The fact is, not everyone can afford health insurance. But facilities like Whittier Street Health Center in Boston's Roxbury neighborhood provide relief for the uninsured.
"Whittier Street's been around for over 86 years," said the health center's infectious control officer, Melissa Leaston. "It's always been a beacon of hope in this neighborhood."
Leaston says there are people in the neighborhood who rely on the service Whittier Street provides.
In-depth news coverage of the Greater Boston Area.
"We have some of the most vulnerable population here in Roxbury and those people depend on us to meet their medical needs," she said.
Over 300 health centers like Whittier, and Neponset Health Center in Dorchester, help those in need. Now, they have a need: money.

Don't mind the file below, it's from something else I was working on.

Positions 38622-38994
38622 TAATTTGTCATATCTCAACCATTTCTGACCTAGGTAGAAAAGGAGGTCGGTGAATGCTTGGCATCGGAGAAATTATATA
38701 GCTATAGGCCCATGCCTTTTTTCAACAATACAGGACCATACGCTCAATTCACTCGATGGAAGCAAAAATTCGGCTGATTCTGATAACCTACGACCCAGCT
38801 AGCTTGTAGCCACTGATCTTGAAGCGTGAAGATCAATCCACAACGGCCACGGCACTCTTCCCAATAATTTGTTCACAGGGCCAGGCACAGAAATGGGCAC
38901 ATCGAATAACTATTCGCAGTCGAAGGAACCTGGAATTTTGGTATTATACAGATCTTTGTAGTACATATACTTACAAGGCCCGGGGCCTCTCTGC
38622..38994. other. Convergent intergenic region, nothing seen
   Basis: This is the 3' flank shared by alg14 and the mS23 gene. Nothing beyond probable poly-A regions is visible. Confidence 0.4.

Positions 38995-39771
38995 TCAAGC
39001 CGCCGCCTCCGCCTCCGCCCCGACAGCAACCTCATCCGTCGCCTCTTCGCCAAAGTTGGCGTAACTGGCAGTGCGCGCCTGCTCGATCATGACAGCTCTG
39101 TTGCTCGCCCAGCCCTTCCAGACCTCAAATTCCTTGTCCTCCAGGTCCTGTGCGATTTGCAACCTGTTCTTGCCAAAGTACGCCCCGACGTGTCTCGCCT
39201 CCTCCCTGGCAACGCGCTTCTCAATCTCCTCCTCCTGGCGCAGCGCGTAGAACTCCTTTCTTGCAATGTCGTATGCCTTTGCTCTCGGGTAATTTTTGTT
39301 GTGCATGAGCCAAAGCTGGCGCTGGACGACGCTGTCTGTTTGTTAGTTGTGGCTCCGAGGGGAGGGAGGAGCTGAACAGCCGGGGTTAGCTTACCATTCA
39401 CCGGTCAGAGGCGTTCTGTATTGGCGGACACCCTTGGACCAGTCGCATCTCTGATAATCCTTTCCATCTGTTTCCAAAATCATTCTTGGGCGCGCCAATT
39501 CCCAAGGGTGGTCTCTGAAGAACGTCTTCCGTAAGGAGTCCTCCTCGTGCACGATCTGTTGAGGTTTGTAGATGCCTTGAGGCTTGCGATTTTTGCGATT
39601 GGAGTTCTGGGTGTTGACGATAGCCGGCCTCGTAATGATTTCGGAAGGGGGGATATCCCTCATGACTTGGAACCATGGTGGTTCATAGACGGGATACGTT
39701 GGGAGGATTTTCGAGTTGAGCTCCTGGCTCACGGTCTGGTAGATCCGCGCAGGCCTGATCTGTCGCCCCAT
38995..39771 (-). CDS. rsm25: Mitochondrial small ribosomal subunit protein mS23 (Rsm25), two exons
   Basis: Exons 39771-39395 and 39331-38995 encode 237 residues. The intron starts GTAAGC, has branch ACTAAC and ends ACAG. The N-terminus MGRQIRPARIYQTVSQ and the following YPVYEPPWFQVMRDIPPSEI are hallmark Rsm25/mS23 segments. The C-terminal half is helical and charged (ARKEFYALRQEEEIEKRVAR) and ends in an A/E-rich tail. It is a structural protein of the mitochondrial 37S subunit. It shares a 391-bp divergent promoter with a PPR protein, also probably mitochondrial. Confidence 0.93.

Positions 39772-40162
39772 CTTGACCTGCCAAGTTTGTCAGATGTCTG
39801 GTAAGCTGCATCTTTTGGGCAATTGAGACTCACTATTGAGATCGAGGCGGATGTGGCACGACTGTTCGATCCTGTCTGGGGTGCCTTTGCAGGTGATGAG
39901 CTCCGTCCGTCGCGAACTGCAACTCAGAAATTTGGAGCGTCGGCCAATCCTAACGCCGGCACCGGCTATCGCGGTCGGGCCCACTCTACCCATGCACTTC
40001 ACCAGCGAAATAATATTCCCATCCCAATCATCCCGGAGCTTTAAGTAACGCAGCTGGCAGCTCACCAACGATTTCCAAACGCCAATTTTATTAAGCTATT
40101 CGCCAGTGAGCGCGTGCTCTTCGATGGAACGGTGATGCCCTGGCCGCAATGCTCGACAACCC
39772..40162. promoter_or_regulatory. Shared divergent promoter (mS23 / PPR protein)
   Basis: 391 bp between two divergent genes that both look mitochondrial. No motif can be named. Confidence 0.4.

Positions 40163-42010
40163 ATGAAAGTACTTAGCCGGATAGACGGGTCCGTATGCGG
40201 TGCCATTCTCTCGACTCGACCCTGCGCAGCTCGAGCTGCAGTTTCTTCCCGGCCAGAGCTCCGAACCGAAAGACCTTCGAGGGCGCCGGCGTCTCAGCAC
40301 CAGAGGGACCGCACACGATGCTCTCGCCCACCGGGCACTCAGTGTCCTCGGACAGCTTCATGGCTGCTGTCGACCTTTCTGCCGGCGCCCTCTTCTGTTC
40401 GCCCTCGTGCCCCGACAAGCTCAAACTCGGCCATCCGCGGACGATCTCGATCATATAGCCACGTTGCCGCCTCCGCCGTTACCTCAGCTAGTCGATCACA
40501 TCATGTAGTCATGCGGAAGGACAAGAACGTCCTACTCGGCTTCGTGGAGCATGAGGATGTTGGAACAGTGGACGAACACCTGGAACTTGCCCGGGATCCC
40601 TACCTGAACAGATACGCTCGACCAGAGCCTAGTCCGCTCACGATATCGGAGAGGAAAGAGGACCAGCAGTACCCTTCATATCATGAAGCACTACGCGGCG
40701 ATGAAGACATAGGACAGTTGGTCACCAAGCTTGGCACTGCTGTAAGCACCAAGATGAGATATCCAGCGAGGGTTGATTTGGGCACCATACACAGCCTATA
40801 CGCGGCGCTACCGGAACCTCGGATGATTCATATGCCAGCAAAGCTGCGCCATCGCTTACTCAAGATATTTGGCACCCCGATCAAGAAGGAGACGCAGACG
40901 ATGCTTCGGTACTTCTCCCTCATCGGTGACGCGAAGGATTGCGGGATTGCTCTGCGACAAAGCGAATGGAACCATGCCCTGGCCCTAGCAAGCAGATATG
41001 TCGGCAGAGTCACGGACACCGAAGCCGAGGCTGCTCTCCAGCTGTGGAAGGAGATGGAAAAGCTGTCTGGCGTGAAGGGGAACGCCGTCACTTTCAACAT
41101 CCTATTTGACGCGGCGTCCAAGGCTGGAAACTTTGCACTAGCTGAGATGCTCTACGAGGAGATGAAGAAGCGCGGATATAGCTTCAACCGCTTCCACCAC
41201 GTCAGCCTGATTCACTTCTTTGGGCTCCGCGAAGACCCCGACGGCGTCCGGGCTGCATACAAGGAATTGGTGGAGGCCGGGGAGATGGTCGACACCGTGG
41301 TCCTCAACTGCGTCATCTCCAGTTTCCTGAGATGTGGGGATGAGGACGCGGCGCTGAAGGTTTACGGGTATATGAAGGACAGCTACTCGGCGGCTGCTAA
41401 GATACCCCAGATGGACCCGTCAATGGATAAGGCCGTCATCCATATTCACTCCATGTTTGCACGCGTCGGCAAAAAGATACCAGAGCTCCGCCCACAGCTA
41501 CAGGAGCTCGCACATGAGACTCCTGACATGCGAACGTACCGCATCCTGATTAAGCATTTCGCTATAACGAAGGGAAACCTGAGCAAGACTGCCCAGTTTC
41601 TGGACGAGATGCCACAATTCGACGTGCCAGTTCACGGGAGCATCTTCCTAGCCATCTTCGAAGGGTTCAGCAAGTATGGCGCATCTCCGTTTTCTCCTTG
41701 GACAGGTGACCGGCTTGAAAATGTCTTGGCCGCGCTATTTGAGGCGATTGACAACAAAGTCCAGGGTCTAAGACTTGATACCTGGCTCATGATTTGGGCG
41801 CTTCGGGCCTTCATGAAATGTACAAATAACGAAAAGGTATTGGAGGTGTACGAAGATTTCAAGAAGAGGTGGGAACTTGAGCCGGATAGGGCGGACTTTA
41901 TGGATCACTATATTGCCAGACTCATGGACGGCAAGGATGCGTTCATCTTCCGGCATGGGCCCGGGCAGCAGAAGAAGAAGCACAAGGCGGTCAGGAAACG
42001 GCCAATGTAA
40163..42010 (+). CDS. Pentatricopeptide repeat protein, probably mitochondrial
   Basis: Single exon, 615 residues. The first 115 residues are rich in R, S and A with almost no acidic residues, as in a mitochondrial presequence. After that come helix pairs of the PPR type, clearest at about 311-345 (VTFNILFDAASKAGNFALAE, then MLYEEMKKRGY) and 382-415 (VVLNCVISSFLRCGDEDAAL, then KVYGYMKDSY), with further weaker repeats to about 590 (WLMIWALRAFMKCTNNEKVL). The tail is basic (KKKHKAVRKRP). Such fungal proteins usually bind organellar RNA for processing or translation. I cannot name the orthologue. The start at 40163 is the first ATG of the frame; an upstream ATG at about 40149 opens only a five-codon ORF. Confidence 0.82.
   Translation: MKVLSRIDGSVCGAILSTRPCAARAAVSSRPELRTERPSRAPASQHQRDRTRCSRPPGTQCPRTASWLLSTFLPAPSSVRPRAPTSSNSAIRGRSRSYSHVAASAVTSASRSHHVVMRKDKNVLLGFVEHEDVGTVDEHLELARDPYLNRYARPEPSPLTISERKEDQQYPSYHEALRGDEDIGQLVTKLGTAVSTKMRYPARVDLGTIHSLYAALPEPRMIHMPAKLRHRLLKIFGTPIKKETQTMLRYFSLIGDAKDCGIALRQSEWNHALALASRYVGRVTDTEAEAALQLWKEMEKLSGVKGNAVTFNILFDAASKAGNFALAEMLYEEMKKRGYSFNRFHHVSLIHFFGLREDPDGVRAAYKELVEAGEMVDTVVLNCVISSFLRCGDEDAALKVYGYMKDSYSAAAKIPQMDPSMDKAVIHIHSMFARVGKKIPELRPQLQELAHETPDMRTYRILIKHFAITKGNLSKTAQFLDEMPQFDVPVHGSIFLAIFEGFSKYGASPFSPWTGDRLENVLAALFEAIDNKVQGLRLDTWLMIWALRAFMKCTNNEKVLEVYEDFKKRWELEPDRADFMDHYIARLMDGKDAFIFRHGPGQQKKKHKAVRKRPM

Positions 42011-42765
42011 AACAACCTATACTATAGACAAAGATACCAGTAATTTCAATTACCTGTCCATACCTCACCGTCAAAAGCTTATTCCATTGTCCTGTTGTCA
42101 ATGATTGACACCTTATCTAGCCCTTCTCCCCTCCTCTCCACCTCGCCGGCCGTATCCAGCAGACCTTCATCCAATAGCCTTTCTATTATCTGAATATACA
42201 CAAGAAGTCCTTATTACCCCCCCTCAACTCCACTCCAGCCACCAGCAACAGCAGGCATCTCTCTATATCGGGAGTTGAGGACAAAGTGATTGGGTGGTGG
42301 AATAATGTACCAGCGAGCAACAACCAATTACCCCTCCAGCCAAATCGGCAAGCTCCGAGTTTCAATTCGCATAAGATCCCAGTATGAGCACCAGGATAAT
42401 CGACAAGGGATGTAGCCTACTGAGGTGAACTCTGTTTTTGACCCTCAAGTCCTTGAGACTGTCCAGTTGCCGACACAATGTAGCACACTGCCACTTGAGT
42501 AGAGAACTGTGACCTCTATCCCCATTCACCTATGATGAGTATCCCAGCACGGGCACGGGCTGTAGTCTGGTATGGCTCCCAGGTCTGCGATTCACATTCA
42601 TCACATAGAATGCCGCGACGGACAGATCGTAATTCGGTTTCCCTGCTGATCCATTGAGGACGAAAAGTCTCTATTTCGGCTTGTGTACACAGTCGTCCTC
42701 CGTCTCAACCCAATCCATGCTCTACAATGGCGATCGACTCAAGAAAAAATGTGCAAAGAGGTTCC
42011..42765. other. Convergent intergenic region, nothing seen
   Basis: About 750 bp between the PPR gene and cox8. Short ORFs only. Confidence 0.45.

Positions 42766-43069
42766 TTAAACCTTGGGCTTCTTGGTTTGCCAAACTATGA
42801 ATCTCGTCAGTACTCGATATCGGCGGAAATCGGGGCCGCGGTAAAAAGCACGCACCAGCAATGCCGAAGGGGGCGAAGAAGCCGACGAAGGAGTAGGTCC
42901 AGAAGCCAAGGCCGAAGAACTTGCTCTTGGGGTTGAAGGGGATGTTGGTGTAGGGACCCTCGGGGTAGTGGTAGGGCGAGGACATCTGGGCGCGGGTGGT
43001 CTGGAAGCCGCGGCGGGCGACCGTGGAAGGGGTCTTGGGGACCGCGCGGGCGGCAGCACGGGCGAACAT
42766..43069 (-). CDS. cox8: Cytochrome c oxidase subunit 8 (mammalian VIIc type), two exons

"We need stabilization funds now due to a drop in patient service revenue caused by us transitioning from primary health care to urgent health care and to meet the challenges of Corona and COVID-19," said James Hunt, the CEO of the Massachusetts League of Community Helath Centers.
The organization requested funds from Gov. Charlie Baker in a letter. As the overseer of the 300 plus facilities, Hunt knows how much the funds to stay open mean to over a million patients who rely on their services.
"It would be a shame to turn the clock back and be sending patients to emergency rooms who could get better care where they live in these neighborhoods," he said.
The influx of projected COVID-19 patients isn't just a financial burden, but one that will require gowns, gloves and masks these centers simply don't have enough of.
Leaston was asked if Whittier Street would be able to treat patients who might have the virus if the center doesn't have the right supplies.
"Unfortunately, that's a concern," she said. "We wouldn't be able to treat people because we also have to have safety among the staff, as well, and our families that are counting on us to come home."